Celeriac Soup


There was some wonderful produce in the local farmers’ market in Twickenham yesterday. I often go with the intention of buying some particular things – yesterday I wanted to buy a couple of chickens – but it’s also great to just look around and see what’s on offer and in season. I wanted to make more soup for my freezer now that the colder weather is here as it’s great to be able to pull a portion out to defrost for lunch during the week when I’m working. When I saw some globes of creamy-green celeriac, I decided that would make a very nice soup.


It has to be said that celeriac isn’t a very pretty vegetable and getting inside to the creamy interior is a slight challenge. There’s no point in trying to use a vegetable peeler; you just need to slice the outside off with a sharp knife. It makes a wonderful classic French salad – Remoulade de Celeri-Rave – and in the winter I like to cook it and combine it with equal parts of potato, some butter, cream and black pepper to make a puree to serve as a side dish with a rich beef stew. When thinking about my soup I decided to add some potato for texture and to soften the strong celeriac taste and went for a 2:1 ratio – twice as much celeriac as potato. I considered using mustard as a flavouring thinking about the lovely mustard dressing in the Remoulade but in the end went for the less pungent choice of some fennel seeds.

My celeriac weighed just over 400g once I’d peeled it and a large potato I had about 200g. I peeled both and chopped into large pieces. But first of all I finely sliced a large shallot and slowly softened that in a large pan with some olive oil (about 1-2 tablespoons) and a large nut of butter (about 1 tablespoon). I added 1 stick of celery, sliced into smallish pieces and 1 teaspoon fennel seeds crushed.


I let them sweat in the pan for a couple of minutes until the shallot and celery were starting to soften then added the chunks of celeriac and potato. I added some salt and pepper and stirred round, then allowed it all to cook for a bit, without browning, for a deeper flavour before adding the stock.


I had some stock on the go. I’d already jointed a chicken (for Sunday evening’s meal) – according to Jonathan’s instructions – and put the carcass and trimmings into a large stock pan with onion, carrot, salt and peppercorns. It had been bubbling away nicely for a while and once my celeriac was very slightly coloured, I added some ladlefuls of the stock to the soup pan (about 700ml). I brought it all to the boil again and then turned the heat down, put a lid on the pan, and left it to simmer for about half an hour.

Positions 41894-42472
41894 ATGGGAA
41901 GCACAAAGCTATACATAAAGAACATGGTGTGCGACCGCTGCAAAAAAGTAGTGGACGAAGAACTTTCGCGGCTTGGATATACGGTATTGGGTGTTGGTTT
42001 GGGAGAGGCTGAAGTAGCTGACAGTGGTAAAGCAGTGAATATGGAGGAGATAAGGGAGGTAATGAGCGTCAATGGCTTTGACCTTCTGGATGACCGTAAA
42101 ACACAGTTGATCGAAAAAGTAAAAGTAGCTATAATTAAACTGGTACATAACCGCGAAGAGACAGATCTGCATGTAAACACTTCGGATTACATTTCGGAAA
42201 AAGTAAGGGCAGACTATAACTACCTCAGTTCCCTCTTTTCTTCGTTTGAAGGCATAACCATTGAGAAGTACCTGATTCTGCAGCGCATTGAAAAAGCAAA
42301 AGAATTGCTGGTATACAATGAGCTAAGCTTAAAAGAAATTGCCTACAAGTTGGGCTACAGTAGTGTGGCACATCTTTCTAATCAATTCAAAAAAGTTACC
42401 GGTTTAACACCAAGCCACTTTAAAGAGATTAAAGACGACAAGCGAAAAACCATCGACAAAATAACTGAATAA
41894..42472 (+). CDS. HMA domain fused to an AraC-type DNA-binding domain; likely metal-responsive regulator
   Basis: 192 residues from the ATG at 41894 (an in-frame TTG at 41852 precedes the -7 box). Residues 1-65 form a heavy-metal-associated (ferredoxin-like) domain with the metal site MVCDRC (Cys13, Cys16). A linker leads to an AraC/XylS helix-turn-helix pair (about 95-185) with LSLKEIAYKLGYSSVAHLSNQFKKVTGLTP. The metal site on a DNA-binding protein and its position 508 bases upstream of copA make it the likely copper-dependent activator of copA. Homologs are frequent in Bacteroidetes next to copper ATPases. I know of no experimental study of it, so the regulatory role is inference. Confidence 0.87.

I checked the vegetables were cooked by squashing them against the side of the saucepan with a wooden spoon. Then I turned off the heat and blitzed it with a hand blender until nice and smooth and wonderfully creamy. I thought it was a little too thick so added another couple of ladles of stock. Then you need to check the seasoning.


I served the soup with a little cream and chopped flat-leaf parsley on the top. This wasn’t so much a pretty decoration but because both cream and parsley go so well with celeriac. However, I didn’t want to add a lot of cream and parsley to the whole pan of soup as I was planning to freeze portions and I felt it was best to add them at the point of serving.


It was very delicious and has such an earthy, nutty flavour that it feels just right for winter. Celeriac is highly aromatic but slightly more mellow than celery. Its creamy interior seems to invite you to add some more cream and that makes it a wonderfully luxurious soup that would grace a dinner party table as a starter, but I shall just enjoy rather luxurious lunches for a few days!

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A lifelong lover of good food and travel; writer and book editor

9 thoughts on “Celeriac Soup

  1. I’m so sorry, but celeriac is one of the VERY few foods I don’t especially like. In fact, I really can’t get past the smell. My mother always made salads with it… I imagine it’s fabulous as a soup, but I won’t be making this!

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